Washington - For more than two years, a handful of Democrats on the Senate intelligence committee have warned that the government is secretly interpreting its surveillance powers under the Patriot Act in a way that would be alarming if the public ‚ÄĒ or even others in Congress ‚ÄĒ knew about it.
On Thursday, two of those senators ‚ÄĒ Ron Wyden of Oregon and Mark Udall of Colorado ‚ÄĒ went further. They said a top-secret intelligence operation that is based on that secret legal theory is not as crucial to national security as executive branch officials have maintained.
The senators, who also said that Americans would be ‚Äústunned‚ÄĚ to know what the government thought the Patriot Act allowed it to do, made their remarks in a letter to Attorney General Eric H. Holder Jr. after a Justice Department official last month told a judge that disclosing anything about the program ‚Äúcould be expected to cause exceptionally grave damage to the national security of the United States.‚ÄĚ
The Justice Department has argued that disclosing information about its interpretation of the Patriot Act could alert adversaries to how the government collects certain intelligence. It is seeking the dismissal of two Freedom of Information Act lawsuits ‚ÄĒ by The New York Times and by the American Civil Liberties Union ‚ÄĒ related to how the Patriot Act has been interpreted.
The senators wrote that it was appropriate to keep specific operations secret. But, they said, the government in a democracy must act within publicly understood law so that voters ‚Äúcan ratify or reject decisions made on their behalf‚ÄĚ ‚ÄĒ even if that ‚Äúobligation to be transparent with the public‚ÄĚ creates other challenges.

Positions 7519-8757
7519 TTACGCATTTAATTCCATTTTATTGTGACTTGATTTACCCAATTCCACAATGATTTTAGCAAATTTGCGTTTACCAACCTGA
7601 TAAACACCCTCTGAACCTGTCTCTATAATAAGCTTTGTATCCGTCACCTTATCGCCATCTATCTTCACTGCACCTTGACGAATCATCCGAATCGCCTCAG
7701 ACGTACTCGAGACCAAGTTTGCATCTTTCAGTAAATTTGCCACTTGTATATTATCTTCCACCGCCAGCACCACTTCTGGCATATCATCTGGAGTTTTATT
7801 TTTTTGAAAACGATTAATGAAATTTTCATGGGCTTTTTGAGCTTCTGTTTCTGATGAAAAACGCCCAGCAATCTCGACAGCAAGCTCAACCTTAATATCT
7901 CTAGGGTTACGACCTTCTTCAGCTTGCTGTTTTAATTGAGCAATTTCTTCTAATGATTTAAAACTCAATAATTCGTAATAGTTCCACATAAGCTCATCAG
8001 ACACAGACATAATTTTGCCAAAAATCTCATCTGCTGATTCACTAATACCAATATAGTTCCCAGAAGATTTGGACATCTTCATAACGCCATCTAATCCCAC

‚ÄúWe would also note that in recent months we have grown increasingly skeptical about the actual value of the ‚Äėintelligence collection operation,‚Äô ‚ÄĚ they added. ‚ÄúThis has come as a surprise to us, as we were initially inclined to take the executive branch‚Äôs assertions about the importance of this ‚Äėoperation‚Äô at face value.‚ÄĚ
The dispute centers on what the government thinks it is allowed to do under Section 215 of the Patriot Act, under which agents may obtain a secret order from the Foreign Intelligence Surveillance Court allowing them to get access to any ‚Äútangible things‚ÄĚ ‚ÄĒ like business records ‚ÄĒ that are deemed ‚Äúrelevant‚ÄĚ to a terrorism or espionage investigation.
There appears to be both an ordinary use for Section 215 orders ‚ÄĒ akin to using a grand jury subpoena to get specific information in a traditional criminal investigation ‚ÄĒ and a separate, classified intelligence collection activity that also relies upon them.
The interpretation of Section 215 that authorizes this secret surveillance operation is apparently not obvious from a plain text reading of the provision, and was developed through a series of classified rulings by the Foreign Intelligence Surveillance Court.
The letter from Mr. Wyden and Mr. Udall also complained that while the Obama administration told Congress in August 2009 that it would establish ‚Äúa regular process for reviewing, redacting and releasing significant opinions‚ÄĚ of the court, since then ‚Äúnot a single redacted opinion has been released.‚ÄĚ
This article, "Democratic Senators Issue Strong Warning About Use of the Patriot Act," originally appeared in The New York Times.